“It improves the entire department, and Memphis is a great example,” he says.
Bob Schassler, Sr. V.P. of longtime police radio giant Motorola, puts it all in perspective with his example of how Motorola’s present technological capabilities can help officers better do their jobs: An abduction takes place and a bystander snaps a photograph or video of the incident, which is then transmitted to the command center. “They can start getting real-time feeds from cameras on traffic lights and on posts and start turning those videos on and streaming (them),” Schassler says.
Police can also send the aggregated information out to the right people and dispatch officers within a matter of minutes. He adds that the dispatcher can relinquish control of cameras to officers’ devices in the area, so they can control real-time video feeds.
“They have instant recognition of all of the information out there and it allows the dispatcher to deploy whomever happens to be in the area; and we also can connect up the 911 information that’s coming in,” he says.
Using cameras with today’s technology can add tremendously to law enforcement’s ability to do everything from catching red light violators to finding an abducted child.
In one case, a child’s abduction was caught by a bypasser who saw two white or Hispanic males take the child into a red pickup truck. Although the department did not have a registration, thanks to computer technology they were able to isolate in a matter of moments a number of local individuals who might own a truck that matched that description. One was a registered sex offender. He had apparently been listening to the police band and heard an APB go out for him, so he dropped the child off and took off, only to be apprehended later. The child was found alive and safe.
On the horizon
What do these industry experts see up the road in terms of technology aimed specifically at law enforcement officers and their very specific needs? AccessData’s Lee Reiber says he believes police will find a bigger concentration on the mobile device itself. Reiber also believes desktops and laptops will disappear like the floppy disk, giving way to enhanced tablets and smartphones.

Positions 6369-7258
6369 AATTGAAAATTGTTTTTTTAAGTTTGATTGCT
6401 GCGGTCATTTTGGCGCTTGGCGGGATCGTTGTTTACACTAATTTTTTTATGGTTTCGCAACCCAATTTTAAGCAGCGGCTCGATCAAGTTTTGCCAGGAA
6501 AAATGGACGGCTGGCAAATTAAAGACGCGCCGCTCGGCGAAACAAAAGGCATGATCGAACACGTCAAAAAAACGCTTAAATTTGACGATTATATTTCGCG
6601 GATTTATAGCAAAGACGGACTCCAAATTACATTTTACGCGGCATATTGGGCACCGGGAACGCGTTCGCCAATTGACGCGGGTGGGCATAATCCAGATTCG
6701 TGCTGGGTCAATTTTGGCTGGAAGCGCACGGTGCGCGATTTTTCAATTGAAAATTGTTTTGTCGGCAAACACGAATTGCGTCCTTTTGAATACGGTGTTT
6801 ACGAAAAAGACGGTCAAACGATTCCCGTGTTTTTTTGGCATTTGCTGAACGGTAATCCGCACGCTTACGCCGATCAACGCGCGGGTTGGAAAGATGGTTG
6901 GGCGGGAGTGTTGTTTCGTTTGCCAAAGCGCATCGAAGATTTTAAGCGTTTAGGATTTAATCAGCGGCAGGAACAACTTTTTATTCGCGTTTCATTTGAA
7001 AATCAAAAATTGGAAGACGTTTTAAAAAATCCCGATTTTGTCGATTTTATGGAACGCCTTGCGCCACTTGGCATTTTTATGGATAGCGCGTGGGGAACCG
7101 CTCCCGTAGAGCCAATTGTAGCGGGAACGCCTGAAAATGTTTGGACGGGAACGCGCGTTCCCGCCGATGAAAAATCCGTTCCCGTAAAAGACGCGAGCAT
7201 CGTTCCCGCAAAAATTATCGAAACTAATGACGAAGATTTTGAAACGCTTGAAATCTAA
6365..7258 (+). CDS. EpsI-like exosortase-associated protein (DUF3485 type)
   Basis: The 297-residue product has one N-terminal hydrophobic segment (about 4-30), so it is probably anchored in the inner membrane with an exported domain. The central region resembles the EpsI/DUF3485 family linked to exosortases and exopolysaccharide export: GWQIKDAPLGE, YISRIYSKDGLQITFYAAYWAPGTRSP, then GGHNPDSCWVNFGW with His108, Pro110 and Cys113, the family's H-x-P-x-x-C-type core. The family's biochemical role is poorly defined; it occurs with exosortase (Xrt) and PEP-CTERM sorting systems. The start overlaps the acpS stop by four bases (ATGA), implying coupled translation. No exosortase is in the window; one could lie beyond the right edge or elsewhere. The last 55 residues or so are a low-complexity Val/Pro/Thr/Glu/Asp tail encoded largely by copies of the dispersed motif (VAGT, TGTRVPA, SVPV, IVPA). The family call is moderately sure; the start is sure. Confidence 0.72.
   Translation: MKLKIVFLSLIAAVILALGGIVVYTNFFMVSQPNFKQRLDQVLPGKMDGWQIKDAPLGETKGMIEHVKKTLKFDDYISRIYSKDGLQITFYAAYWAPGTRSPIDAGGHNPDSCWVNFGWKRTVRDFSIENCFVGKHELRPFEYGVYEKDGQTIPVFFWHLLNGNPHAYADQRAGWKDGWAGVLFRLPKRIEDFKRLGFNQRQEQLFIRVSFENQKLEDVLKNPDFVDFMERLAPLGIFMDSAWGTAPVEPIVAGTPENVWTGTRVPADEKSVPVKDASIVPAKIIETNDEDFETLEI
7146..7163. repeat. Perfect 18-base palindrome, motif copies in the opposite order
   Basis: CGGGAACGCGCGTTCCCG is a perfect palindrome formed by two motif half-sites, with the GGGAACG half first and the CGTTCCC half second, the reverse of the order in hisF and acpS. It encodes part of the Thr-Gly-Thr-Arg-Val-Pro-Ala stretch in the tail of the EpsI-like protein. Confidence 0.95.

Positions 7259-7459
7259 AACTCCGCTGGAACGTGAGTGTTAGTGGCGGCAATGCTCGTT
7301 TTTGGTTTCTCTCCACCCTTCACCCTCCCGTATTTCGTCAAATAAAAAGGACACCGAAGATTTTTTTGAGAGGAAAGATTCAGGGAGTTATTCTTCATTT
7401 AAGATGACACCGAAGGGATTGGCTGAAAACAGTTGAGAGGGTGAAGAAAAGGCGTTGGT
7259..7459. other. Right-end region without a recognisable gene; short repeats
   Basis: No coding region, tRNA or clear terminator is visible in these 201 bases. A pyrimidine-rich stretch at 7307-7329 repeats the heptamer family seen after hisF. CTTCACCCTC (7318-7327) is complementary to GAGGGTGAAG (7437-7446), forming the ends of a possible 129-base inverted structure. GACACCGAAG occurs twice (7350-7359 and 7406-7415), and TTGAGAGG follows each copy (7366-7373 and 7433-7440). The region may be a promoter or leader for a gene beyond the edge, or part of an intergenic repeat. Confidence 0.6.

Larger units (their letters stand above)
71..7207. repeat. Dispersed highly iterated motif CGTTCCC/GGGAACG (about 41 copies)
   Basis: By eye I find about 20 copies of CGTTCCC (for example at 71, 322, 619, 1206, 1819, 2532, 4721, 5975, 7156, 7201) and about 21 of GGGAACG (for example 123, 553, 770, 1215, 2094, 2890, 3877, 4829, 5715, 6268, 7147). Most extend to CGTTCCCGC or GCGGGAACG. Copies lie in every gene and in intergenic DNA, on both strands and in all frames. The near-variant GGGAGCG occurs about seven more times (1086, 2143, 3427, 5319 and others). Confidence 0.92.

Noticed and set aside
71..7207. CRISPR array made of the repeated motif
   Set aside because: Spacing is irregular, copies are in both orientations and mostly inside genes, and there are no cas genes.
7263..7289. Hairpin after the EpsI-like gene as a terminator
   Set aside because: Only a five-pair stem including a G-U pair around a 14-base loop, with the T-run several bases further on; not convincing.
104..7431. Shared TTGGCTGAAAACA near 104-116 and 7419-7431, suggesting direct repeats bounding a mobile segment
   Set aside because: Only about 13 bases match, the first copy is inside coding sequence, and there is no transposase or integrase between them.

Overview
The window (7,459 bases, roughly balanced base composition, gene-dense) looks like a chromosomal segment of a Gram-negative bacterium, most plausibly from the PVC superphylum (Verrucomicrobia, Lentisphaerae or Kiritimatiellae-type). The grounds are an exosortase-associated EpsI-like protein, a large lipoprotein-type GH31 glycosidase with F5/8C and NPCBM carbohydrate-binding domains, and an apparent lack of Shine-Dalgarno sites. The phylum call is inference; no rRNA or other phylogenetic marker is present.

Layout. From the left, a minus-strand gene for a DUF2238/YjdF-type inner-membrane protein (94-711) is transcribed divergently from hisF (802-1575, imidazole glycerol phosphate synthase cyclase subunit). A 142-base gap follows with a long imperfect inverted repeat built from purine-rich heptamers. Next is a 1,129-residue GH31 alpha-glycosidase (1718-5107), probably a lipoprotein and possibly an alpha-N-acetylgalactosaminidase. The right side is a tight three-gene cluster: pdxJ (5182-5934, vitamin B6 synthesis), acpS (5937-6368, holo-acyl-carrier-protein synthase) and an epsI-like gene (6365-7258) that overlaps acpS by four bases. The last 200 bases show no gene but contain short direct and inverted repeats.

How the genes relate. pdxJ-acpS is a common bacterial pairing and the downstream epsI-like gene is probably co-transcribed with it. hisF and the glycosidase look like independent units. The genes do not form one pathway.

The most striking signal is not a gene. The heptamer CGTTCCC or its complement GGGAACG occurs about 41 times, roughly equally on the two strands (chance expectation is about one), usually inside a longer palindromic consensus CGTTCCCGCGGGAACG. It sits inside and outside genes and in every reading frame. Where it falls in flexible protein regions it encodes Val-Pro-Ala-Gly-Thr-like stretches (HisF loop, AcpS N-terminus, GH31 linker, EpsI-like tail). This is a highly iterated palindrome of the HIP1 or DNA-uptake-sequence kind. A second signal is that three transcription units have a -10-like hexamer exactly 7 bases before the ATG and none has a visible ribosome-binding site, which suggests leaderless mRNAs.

“I also see a lot more of electronic wallets, and I see that software is going to have to evolve to understand more about applications,” he says.
Reiber adds that many tools now focus on social media, but he believes software in the future will shift to applications for analyzing banking tools and tracking and resolving identity theft. For example, he says, law enforcement will be able to track where the individual was when he or she opened a certain application.
John Crupi, of JackBe, predicts the future holds “more platforms offering ‘self-service’ options for creating dashboards, maps, charts and graphs.” Once built, he says, they’ll translate to mobile devices with no additional coding.
Chriss Knisley from IBM tells LET that he sees a wide-open future with agencies using analytics to understand patterns and trends, and then to put that data into operation. “To me, that’s the most exciting thing,” says Knisley.
The future could belong to biometrics, according to Motorola’s Bob Schassler. He says it hasn’t been well explored, but fire departments are using the new technology more and more, especially to save the lives of their firefighters when they are caught in a fire.
Schassler says police officers in the future can look for wearable cameras on remote speaker mikes and lapels, low power cameras partnered with computers and increased safety for officers.
In general all of the experts agree: information technology will become easier for officers in the field to aggregate, access and deliver. And what’s good news for law enforcement is bad news for criminals everywhere.
A 12-year veteran of police work, Carole Moore has served in patrol, forensics, crime prevention and criminal investigations, and has extensive training in many law enforcement disciplines. She welcomes comments at email@example.com.